Shoujo Through the Eyes of a Bishoujo Fan

by eternal on May 24, 2010

[tsubaki ki]

There was once a time when I called myself a fan of “romance” anime. As I know now, romance is not as useful a category in anime as it is in some other mediums, since anything from Love Hina to Inuyasha could fall under its umbrella. However, even as a dedicated fan of one of Japan’s greatest inventions – the 2D girl – my taste in anime often returns to the central premise of romance. My interests often fit closely with bluemist‘s old tagline – where shoujo and bishoujo meet.

The interesting thing about viewing a very gender-targeted genre through the eyes of the opposite gender is that some tropes and clichés have a completely different effect. Here are some of my observations of the shoujo genre that have allowed me to experience the stories from a personal level as well as from a third-person level.

I should start by saying that my shoujo sample pool is not very large. It’s also true that, like shounen, shoujo can include a variety of different styles, some of which have nothing to do with romance. This post will focus on shoujo romance, specifically Fruits Basket and Arina Tanemura’s manga, since those are the ones that had the strongest effect on me.

So, it’s a fact that shoujo is female-targeted. This is evident in a lot of ways, although I like to separate them into two major categories: internal and external. The internal factors are related to the protagonist – generally, the protagonist is a character whose trials and tribulations are relatable to the viewer in some way. They don’t have to be a harem lead “blank slate” type of character, but their thoughts and feelings should make some connection to reality. Likewise, many of the external factors in the story – the characters and story arcs that surround the protagonist – are based on fantasy in some way. Note that they don’t have to be fantasy fulfilling; this simply means that they involve scenarios that your average teenage girl would not end up in. Like with Key games, some of these scenarios can be more painful than real life, which is literally the opposite of fantasy fulfillment.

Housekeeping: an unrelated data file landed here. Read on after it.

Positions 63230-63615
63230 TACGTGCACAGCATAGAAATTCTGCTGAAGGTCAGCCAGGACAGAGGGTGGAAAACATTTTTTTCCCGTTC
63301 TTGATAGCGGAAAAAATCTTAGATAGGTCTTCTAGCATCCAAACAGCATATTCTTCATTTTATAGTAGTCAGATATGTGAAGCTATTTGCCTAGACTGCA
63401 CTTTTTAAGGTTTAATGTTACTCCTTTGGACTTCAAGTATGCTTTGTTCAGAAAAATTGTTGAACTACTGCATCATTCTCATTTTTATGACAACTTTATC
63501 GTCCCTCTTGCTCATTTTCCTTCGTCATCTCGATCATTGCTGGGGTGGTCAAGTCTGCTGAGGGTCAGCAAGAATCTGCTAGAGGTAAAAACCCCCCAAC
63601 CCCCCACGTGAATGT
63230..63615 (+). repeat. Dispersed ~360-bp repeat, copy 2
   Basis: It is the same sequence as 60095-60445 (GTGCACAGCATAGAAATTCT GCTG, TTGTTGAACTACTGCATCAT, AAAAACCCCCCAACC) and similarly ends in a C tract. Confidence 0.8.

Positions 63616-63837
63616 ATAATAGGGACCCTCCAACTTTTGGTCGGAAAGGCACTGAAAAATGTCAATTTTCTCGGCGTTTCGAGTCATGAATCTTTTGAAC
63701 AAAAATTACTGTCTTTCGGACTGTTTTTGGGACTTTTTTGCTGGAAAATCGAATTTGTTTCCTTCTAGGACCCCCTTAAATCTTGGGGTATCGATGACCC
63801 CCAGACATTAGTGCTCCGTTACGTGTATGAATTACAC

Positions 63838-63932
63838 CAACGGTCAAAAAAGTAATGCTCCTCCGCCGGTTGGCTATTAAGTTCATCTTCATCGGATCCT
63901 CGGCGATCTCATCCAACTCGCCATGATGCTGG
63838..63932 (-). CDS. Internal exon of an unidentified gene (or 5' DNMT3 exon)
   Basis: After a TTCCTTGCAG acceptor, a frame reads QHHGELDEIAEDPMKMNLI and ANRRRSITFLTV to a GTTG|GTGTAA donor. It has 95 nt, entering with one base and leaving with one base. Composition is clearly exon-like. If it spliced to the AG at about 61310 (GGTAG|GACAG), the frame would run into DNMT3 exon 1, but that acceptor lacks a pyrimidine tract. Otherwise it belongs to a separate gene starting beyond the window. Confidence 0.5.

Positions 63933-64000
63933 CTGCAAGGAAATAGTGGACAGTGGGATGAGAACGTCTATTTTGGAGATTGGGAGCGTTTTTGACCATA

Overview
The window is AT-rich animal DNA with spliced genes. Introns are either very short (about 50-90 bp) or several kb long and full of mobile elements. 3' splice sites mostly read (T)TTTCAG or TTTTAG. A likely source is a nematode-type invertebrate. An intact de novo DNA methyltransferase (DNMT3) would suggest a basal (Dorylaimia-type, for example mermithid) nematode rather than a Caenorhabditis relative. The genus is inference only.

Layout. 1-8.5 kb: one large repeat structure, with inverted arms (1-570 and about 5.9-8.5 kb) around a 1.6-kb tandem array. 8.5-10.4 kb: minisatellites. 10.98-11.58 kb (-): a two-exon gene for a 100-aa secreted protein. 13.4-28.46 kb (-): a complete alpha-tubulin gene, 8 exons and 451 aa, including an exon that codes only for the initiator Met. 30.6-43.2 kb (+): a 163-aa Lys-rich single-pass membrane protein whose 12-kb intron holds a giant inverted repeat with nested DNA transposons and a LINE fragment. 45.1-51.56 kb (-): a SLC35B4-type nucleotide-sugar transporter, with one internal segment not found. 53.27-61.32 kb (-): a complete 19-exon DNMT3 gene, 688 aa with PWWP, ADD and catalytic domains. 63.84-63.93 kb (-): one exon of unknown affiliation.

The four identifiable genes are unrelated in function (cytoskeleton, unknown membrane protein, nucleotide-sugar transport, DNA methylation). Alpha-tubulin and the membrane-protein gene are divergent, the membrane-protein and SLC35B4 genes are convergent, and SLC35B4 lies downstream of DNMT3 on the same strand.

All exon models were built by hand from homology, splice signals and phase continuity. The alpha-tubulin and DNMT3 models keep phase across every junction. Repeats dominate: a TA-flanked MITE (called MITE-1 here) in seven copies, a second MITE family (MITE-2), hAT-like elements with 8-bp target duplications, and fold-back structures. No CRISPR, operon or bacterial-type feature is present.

Ever notice how everything is more dramatic in shoujo?

I’ll start by discussing the external factors since they’re slightly simpler to explain. The first question is obvious: if a manga is about a girl who gets thrown into a dramatic love polygon with several attractive bishounen vying for her heart, why would a straight male want to read it? In terms of factors outside of the protagonist’s internal narration, the main reason is that it’s surprisingly easy to distance yourself from the protagonist’s eyes without distancing yourself from the story.